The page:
In 2016, Motley Fool contributor Nelson Smith wrote that income investors should be wary of “safe” dividend stocks. Even if a company can continue to pay a high dividend, a decline in the stock price could erase the benefits of the income stream. “There’s one important thing investors can do to protect themselves,” Nelson wrote, “and that’s insist on a reasonable valuation.” That brings us to Slate Office REIT (TSX:SOT.UN), a REIT stock that is currently yielding 12.4%. Many income investors would be skeptical of such a high yield, and rightfully so. If such a high return could be…
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In 2016, Motley Fool contributor Nelson Smith wrote that income investors should be wary of “safe” dividend stocks. Even if a company can continue to pay a high dividend, a decline in the stock price could erase the benefits of the income stream.
“There’s one important thing investors can do to protect themselves,” Nelson wrote, “and that’s insist on a reasonable valuation.”
That brings us to Slate Office REIT (TSX:SOT.UN), a REIT stock that is currently yielding 12.4%. Many income investors would be skeptical of such a high yield, and rightfully so. If such a high return could be counted on, surely the market wouldn’t price it so cheaply.
Still, Slate Office has paid out a consistent $0.06250 monthly dividend since 2013 with zero lapses. With a six-year history backing the dividend, can this 12.4% yield really be trusted?
There’s one major risk
Slate bills itself as a “pure-play North American office REIT.”
More than 85% of its properties are located in Canada; however, nearly half are in Ontario, a huge number of which are in Toronto. That’s concerning considering this market could be in the midst of a giant bubble.
Douglas Porter, the chief economist at Bank of Montreal, recently revealed his bearish stance on Toronto real estate. “Let’s drop the pretense,” he said. “The Toronto housing market, and the many cities surrounding it, are in a housing bubble.”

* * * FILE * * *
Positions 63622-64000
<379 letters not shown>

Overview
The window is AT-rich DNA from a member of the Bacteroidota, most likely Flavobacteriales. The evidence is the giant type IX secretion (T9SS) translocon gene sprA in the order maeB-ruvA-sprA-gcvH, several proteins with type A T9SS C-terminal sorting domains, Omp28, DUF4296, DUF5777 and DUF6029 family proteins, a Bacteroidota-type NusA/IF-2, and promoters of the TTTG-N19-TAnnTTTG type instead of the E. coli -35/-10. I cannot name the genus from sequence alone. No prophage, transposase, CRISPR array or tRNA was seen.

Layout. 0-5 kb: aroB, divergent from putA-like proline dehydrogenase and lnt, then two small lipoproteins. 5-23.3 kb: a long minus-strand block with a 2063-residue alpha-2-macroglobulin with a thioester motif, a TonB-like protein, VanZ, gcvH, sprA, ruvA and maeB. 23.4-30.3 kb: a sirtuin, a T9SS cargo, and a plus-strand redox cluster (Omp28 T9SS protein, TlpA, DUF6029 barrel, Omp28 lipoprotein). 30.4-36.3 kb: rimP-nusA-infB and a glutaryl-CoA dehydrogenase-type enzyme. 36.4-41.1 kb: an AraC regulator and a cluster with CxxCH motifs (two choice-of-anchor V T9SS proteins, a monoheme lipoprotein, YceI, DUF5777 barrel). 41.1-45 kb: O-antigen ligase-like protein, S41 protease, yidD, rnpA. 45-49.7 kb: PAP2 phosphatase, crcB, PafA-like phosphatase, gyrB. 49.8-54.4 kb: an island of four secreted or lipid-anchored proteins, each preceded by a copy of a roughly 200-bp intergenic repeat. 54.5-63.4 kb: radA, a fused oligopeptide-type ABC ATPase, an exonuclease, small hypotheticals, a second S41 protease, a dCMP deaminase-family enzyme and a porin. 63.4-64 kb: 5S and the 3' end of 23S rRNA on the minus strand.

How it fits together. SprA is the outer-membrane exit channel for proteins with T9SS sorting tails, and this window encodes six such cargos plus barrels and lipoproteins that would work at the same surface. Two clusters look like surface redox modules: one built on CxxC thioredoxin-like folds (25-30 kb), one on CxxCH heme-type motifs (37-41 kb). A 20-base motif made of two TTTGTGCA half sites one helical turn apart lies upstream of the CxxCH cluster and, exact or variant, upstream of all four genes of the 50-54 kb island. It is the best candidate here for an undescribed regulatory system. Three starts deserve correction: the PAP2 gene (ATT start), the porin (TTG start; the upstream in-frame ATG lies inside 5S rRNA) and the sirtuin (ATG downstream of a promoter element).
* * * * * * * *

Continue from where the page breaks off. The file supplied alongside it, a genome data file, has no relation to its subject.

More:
He has a good case considering Toronto home prices have seen their fastest increase since the late 1980s, a period Porter says that “pretty much everyone can agree was a true bubble.”
Does that risk even matter?
While the value of the company’s Toronto portfolio could be overstated due to historically high prices, the stock’s rock-bottom valuation seems to fully account for this risk.
For example, the company’s Greater Toronto Area Joint Venture Portfolio alone has a book value of $530 million. That’s more than the entire market cap of the company, which is currently $420 million. Its remaining U.S. and Canadian properties have a combined book value of around $1.3 billion.
When stripping out debt and working capital, the net asset value of Slate Office REIT is around $644 million, or $8.55 per share. With a current price of $6.04 per share, the stock trades at a 30% discount to its theoretical value.
Let’s say the company took a 50% loss on its Toronto properties. What would the value of the stock be then?
The company would have assets worth about $1.6 billion, while its debt and working capital needs would stay static at $1.2 billion, leaving $400 million leftover for shareholders. With a market cap of around $420 million today, that means there’s fairly little downside to shares, even assuming a rapid deterioration in Slate’s key market.
Here’s what to do
Barring a real estate collapse in Toronto, Slate can likely continue to service its monthly dividend, meaning the 12.4% payout would be safe. If the Toronto market turned south, however, expect this payout to be slashed.
Encouragingly, the actual value of the company likely wouldn’t be much lower than it is today. In total, this isn’t the safest high-yield dividend, but even if the income were cut, the current valuation may not sink much lower.
If you’d like to bump your income levels up a bit while not taking on excess downside risk, Slate Office REIT looks like a great supplement to your portfolio.
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Fool contributor Ryan Vanzo has no position in any stocks mentioned.